Before the disaster, the government had taken a decision to set the value of dollars transferred from abroad according to the market price, after it had clung for years to a set price of less than two thousand pounds to the dollar, which paved the way for the emergence of a black market of currency speculators.

The economic situation led to a suffocating crisis. The Qasioun newspaper, published by a Stalinist faction, estimated that minimum food costs were the equivalent of 1,441 percent of the minimum wage! Not to mention the burdens of paying house rent, transportation and health care. The United Nations estimates that nearly 14 million Syrians suffer from food insecurity.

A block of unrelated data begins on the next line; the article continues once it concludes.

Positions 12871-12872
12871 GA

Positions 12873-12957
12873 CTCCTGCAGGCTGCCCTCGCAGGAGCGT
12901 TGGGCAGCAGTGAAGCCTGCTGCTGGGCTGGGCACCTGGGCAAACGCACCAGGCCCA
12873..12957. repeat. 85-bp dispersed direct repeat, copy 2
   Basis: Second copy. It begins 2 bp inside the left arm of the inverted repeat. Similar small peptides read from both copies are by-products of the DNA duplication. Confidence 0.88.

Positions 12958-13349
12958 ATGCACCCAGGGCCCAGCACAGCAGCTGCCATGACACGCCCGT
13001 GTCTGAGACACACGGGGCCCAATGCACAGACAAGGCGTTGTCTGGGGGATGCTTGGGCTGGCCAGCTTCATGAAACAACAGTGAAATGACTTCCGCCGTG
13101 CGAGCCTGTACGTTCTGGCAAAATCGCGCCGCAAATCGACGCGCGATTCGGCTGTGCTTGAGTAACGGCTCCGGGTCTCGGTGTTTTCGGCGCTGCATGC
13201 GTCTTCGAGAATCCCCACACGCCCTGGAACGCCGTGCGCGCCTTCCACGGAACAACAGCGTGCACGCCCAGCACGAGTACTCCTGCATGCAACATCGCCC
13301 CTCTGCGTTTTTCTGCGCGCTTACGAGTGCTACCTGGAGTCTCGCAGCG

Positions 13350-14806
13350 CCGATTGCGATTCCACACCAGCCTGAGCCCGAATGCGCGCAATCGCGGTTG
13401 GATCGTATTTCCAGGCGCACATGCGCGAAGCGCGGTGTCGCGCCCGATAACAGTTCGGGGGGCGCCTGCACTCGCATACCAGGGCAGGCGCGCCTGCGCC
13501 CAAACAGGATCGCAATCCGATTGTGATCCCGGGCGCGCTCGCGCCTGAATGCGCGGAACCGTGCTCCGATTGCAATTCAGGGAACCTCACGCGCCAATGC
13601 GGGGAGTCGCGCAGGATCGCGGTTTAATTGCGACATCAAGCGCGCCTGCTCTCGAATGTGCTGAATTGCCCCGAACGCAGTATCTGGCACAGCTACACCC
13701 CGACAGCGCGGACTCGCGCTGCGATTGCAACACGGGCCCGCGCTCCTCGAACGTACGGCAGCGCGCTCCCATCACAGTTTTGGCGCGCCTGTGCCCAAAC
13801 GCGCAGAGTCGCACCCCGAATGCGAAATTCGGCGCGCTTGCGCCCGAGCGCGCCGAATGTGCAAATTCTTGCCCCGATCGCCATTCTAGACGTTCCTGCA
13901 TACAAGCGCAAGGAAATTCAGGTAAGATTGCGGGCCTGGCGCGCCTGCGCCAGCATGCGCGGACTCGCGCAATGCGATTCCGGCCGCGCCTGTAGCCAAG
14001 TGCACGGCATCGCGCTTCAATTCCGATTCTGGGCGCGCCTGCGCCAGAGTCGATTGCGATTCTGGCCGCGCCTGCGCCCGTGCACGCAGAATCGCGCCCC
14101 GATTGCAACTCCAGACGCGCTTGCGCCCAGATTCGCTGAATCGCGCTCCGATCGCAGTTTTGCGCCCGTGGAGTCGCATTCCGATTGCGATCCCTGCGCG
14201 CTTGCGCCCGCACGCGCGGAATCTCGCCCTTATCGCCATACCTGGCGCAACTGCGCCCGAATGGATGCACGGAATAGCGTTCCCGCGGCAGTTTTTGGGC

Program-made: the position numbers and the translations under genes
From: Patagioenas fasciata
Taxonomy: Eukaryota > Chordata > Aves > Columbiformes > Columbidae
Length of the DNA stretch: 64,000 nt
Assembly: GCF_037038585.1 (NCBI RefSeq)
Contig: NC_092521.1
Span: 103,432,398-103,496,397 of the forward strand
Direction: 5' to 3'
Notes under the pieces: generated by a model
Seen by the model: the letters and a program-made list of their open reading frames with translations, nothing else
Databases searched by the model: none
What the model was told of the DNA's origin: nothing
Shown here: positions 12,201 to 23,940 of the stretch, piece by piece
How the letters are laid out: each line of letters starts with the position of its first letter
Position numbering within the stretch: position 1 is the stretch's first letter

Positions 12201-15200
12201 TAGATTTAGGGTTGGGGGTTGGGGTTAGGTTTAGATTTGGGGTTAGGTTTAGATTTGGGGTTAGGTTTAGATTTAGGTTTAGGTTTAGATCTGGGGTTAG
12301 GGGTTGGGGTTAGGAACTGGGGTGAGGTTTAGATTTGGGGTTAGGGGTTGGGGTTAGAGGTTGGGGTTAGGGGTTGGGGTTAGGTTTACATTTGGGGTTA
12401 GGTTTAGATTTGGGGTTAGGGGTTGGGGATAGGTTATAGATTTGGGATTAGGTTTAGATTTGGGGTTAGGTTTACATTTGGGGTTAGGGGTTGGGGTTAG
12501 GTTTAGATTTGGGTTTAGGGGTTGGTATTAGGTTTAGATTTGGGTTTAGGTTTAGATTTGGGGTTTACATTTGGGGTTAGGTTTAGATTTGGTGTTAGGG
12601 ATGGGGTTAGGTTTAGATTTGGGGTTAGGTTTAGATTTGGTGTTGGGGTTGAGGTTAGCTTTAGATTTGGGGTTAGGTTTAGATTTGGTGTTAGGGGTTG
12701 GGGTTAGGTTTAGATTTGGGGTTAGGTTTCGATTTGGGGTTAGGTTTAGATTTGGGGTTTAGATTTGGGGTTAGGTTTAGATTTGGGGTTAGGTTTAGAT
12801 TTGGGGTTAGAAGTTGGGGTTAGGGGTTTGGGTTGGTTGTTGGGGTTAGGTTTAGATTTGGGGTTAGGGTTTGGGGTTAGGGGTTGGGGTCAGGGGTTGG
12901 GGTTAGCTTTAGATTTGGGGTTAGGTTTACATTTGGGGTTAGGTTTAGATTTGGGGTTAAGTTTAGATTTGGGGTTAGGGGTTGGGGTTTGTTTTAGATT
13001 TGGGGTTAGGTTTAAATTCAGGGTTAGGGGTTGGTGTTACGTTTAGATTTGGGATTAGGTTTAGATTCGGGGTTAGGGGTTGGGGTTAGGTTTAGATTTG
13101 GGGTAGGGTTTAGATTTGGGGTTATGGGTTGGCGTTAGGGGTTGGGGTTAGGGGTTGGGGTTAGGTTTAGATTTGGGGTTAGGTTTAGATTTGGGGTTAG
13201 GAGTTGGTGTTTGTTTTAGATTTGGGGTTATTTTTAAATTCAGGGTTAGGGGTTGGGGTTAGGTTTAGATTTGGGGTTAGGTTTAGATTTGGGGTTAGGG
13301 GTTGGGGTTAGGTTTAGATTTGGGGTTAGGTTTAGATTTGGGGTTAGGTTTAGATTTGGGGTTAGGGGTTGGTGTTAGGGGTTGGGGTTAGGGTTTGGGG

The government response

The government’s response was haphazard and lacked a clear vision due to the lack of data on both available resources, as well as on the scale of the disaster. However, the Syrians have become accustomed to not relying on the government since it abandoned its social role. Instead, it adopted neoliberal economic policies that gave those with huge wealth and those with influence in the bureaucratic apparatus an opportunity to reap billions of dollars at the expense of impoverishing large segments of the people.

On the other hand, many reacted to the disaster in a positive spirit, and many civil initiatives were launched to collect cash and in-kind donations and deliver them to the affected areas and to the areas of refuge.